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Airbrushed For Change

PUBLISHED: 08:50 04 February 2010 | UPDATED: 07:55 02 July 2010

Stacia Briggs

I had that David Cameron at the end of my desk, once.

There I was, dutifully banging away at my keyboard with another red-hot news exclusive for the good citizens of Norwich ('Lipstick v Lipgloss: The Truth') last autumn when suddenly I realised I had company.

I had that David Cameron at the end of my desk, once.

There I was, dutifully banging away at my keyboard with another red-hot news exclusive for the good citizens of Norwich ('Lipstick v Lipgloss: The Truth') last autumn when suddenly I realised I had company.

At the time, I was seated within spitting distance - not that I ever tried - of the editor's office and David Cameron was waiting at the end of my desk while his people spoke to our people about something or other that seemed very pressing.

"Working on anything good?" he said.

I could have asked him the same question, but instead decided to be winningly enigmatic - a good journalist doesn't reveal a story before it's gone to print otherwise no one would buy the paper.

"This and that," I said. Looking back, it was quite a meaningful and special moment.

Before he left, I noticed that he was, actually, quite handsome in a posh, shooting-at-the-weekend, villa-in-the-South-of-France, Aston-Martin-on-the-drive, Hunter-wellies-in-the-vestibule, Horse-and-Hound-ruddy-complexion kind of way.

To put it short, if I HAD to with a Tory, he'd be a close second after Michael Portillo, the former shadow chancellor for the exchequer who is a now-not-so-secret crush of mine (on this note, I urge you to visit the biography on his website at michaelportillo.co.uk - not only do you get a Daniel O'Donnell style picture showing him wistfully embracing the countryside in a Barber jacket, but in the background there's also the kind of soothing music they play in dental surgeries to stop you having panic attacks).

So it was against this backdrop of having seen the man himself at close quarters that I considered the accusation that Cameron's new election posters have been airbrushed to make him look younger and tauter than a cast member from Hollyoaks.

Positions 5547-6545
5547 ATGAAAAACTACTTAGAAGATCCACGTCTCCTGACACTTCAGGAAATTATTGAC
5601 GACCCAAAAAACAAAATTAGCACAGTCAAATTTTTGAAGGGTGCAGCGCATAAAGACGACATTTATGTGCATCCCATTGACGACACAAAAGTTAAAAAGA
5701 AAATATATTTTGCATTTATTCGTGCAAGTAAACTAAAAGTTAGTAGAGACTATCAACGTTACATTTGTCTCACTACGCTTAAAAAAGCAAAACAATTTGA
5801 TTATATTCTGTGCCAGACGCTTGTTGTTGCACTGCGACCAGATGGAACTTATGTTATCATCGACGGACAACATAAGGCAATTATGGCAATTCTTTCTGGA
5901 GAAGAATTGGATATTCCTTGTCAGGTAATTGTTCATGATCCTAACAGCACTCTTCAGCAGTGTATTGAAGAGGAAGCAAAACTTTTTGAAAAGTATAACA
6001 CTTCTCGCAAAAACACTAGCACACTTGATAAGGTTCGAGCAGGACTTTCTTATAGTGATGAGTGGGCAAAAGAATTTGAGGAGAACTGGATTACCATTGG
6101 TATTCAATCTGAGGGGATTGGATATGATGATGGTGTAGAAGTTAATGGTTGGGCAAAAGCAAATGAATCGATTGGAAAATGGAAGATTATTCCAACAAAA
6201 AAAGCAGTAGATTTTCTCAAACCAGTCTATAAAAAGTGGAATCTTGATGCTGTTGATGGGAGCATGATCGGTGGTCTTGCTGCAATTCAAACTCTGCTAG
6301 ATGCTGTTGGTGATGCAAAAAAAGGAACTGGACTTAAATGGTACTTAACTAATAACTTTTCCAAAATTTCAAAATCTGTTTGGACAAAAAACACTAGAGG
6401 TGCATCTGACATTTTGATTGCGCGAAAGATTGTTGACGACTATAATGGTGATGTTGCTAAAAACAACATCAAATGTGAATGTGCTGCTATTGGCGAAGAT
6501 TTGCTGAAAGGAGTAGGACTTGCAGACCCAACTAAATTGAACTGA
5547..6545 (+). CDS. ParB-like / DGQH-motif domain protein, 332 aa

In the poster, Cameron's face is so smooth that it looks as if Tory HQ has removed a plastic capsule from inside a Kinder Egg, drawn on hair and a face and then photographed it for posterity.

His hair looks suspiciously thick, his nose looks decidedly slimmer, his lips are fuller and he's wearing enough foundation to build an entire housing estate on.

Also, his face is now 10ft tall - that's definitely fakery: when I met him, his head was nowhere near that big, even though he was being plagued by several of my female colleagues who were desperate to have their picture taken with him (no, really).

He looks like an eerie waxwork or a tame sex doll for the terminally unadventurous - like Father Dougal from Father Ted kicked through Dracula before landing in a spray-tanning booth turned up to 11.

It's a spectacular own-goal from the Conservatives: when your leader is regularly criticised as being a slick PR man, all façade and no substance, it's probably not the best idea to present an image of him looking faker than a £4 banknote.

And the wording is ill-chosen, too - "We can't go on like this - I'll cut the deficit, not the NHS".

It sounds as if Cameron is ending a one-sided relationship or making a late-night call to the Samaritans; additionally, it hammers home the message that he's the only Conservative we've ever heard of - be honest, even if you were held up at gunpoint, could you name more than two members of the shadow cabinet? (deduct 3,000 points if you said 'Margaret Thatcher' or 'Tori Spelling').

Equally, choosing the NHS as a target is surely a bit rich (like most Tories) when six months ago we watched MEP Daniel Hannan on American television cheerfully slamming the organisation like Simon Cowell judging a 300lb ballerina on Britain's Got Talent.

Hannan got a rap over the knuckles from Cameron for slating the NHS, but he kept his job despite doing the equivalent of flashing the Queen on a state visit to Saudi Arabia.